Our homes have been slightly redefined in the last couple of years. We have certainly been at home much more, and though our homes have always needed to be multifunctional, the type of activities requiring a more comfortable space have shifted, such as the home office. With working from home being rather a given now, for some of us this is a permanent arrangement, for others, same as myself, a semi-regular affair. Nevertheless, the increase in regularity of requiring a space at home from which to realise video calls and tap away at your keyboard for hours on end, a simple lap tray won’t cut it any longer. A more comfortable setup needs to be arranged, including a decently sized desk and comfortable chair at the least.
But where do we usually find a space for those things in the average UK home? Well, in a moderately sized two bedroom apartment like mine, it could be in any one of the many multifunctional spaces, and I’ve chosen it to be the spare room. The room which has been dedicated to welcome guests, provide some form of extra storage, serve as an office and design studio, and more often than not, accommodate a drying rack or two, full of freshly cleaned washing. A perfect combination of purposes. What could go wrong.
Well, here’s the reality. Despite having been working from home for months now, and having a desk and office chair waiting in the spare room, I found myself at the dining table, in the reading nook, or on the couch, using that dreaded lap tray, while my washing, and all the random items without a proper home, seem to have permanently moved into the spare room. The result being, the more time progressed, the more my posture was affected, and I started to feel like the walls are closing in, or that I’m living in one room, rather than the 2 bedroom apartment I’m paying for. Then, when guests were finally allowed to come and stay, I died a thousand deaths, first trying to clear the room and then thinking of them having to spend a night there. I couldn’t imagine a less inviting and confusing space to stay on vacation.
So, going into the new year, and taking advantage of that new-year-new-everything enthusiasm, I set a goal to transform my office/guest room and make it a space anyone would want to spend their time. To get there, I first needed to unpick the reasons why I myself, and almost certainly my guests, have been naturally drawn away from this space.
Looking at the room in its original state, it didn’t really come as a surprise that the main reason for me avoiding working in this space was its quite bare, bland and boring state. I am someone who is excited by colour, texture, and variation. So a white box with two pieces of furniture simply wasn’t cutting it, and that despite me trying to make things feel more inviting by adding colourful cushions and a few plants.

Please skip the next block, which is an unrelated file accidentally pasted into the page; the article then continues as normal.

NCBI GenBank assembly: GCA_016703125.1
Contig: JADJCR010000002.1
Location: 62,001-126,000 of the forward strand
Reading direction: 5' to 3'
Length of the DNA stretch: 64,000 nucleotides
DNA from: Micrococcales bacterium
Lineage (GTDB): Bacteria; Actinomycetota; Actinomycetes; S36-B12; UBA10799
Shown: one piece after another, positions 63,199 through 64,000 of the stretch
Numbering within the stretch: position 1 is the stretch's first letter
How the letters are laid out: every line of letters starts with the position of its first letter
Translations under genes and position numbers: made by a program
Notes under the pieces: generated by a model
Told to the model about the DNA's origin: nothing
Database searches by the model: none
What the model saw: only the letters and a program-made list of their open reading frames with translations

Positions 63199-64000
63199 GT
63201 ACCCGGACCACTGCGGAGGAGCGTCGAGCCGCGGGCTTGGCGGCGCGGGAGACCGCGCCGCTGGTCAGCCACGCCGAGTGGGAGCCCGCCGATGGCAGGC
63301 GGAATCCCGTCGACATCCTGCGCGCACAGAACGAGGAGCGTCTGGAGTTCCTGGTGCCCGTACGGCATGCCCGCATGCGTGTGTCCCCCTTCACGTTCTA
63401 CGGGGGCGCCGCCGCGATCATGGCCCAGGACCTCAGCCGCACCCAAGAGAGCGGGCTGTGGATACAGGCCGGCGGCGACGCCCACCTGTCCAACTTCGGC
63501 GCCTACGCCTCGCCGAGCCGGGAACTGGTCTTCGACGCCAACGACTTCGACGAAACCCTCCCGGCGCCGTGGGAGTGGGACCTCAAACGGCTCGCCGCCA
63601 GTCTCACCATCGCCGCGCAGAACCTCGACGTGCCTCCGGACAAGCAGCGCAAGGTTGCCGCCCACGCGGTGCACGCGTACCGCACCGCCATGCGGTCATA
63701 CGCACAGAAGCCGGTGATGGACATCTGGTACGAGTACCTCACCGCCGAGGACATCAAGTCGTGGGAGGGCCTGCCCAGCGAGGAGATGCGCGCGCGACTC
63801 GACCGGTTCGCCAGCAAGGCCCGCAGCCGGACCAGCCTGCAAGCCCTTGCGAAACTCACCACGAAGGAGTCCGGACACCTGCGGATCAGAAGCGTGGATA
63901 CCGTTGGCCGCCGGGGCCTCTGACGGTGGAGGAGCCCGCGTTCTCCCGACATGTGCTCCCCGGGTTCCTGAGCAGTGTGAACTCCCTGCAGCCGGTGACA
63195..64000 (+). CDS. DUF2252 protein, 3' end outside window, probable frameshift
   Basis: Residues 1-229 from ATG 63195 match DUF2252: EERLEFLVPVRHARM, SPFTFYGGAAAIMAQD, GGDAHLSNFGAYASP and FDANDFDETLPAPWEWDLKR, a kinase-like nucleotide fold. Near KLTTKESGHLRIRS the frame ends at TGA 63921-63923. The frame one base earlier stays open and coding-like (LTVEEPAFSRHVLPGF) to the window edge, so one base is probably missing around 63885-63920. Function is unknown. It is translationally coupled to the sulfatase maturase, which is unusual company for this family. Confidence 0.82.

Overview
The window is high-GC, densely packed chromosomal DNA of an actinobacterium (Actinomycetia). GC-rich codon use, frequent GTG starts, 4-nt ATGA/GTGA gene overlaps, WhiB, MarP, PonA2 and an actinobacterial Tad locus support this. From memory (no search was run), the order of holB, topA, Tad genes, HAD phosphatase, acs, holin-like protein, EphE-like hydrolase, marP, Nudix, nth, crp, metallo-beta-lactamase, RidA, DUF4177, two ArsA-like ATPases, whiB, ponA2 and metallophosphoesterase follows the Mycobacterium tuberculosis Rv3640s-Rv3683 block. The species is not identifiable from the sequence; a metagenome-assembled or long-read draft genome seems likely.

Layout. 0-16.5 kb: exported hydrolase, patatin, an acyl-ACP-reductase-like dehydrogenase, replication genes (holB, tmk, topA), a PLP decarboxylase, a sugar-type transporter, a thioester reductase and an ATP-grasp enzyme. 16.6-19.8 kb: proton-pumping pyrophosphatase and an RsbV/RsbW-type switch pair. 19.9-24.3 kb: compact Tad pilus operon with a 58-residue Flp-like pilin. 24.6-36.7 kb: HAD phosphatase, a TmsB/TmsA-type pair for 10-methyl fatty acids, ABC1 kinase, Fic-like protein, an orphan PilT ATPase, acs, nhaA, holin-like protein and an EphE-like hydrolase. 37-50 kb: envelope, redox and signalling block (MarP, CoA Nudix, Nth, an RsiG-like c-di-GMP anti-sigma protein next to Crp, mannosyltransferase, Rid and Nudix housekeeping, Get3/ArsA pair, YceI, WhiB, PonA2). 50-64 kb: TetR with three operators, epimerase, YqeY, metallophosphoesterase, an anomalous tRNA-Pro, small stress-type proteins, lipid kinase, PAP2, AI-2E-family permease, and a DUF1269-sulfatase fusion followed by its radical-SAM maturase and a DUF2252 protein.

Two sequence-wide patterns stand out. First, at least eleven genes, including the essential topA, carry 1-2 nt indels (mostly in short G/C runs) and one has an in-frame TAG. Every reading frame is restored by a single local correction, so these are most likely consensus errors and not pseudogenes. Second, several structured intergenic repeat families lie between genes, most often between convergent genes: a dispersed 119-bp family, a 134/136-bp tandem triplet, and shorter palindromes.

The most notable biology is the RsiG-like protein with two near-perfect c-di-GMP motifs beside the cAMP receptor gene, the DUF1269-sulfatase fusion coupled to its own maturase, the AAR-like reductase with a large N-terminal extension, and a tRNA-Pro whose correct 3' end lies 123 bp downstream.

Another reason I hardly found myself spending time in this space was the light. It is a north-facing room, which simply only gets little natural light, and the light this room does get is more often than not cold and needs to find its way through the relatively small window overlooking a neighbouring wall. Not ideal, but also not really anything I could do to change that, as fitting a bigger window or demolishing that neighbouring apartment block was not an option. A challenge, this one.
And lastly, seeing things through my guests’ eyes, I could imagine them not enjoying their time in this room due to the lack of comfort and storage. The room didn’t feel cosy and didn’t give anyone even only peeking into it a welcoming hug. There was nowhere to put your glass of water or charge your phone next to the bed. To switch off the light you had to get out of bed, and well, clothes storage was also non-existent, so guests had to keep their belongings in their suitcases.
But all this is no more and here’s how I transformed this multi-functional space into a welcoming, practical, and fun creative space and guest room.
There were not many options to play with here in terms of layout, but knowing this being the foundation of a successful room design, this area definitely needed attention. Placing the daybed onto the wall parallel to the doorway made the already small room feel even smaller, as the little bit of floor and circulation space was visually and practically reduced. Additionally, the access to the window was blocked, which could only be opened, or looked out of, by climbing onto the daybed. But by simply swinging around the daybed 45° against the wall to the left of the window, and by relocating the desk to the opposite wall, suddenly created this much longer walkway within the room, allowing you to experience the full depth of the room, resulting in this sudden feeling of space. Additionally, the new layout allows you now to get to the window easily, and due to the angle in which the door opens, the desk can even be hidden from view, on days when it’s particularly messy.
The colour and pattern
I love clean white rooms, but given this one is north-facing with a small window overlooking a neighbouring wall, it was unfortunately not looking as clean and bright as intended. The hue was rather on the greyscale, making the room appear gloomy and dingy. But how can a north-facing room be brightened up? Well, white can work, but only ones with warm undertones. However, it will always be very challenging to brighten a north-facing space, especially when quite small, by painting it all white. This colour simply needs natural light to bounce the same around a room. So other colours have to come to the rescue. Anything ranging from warm neutrals, happy sunny tones, jewel-like high pigment colours, through to even greys, but the ones with yellow or pink undertones, are all good options.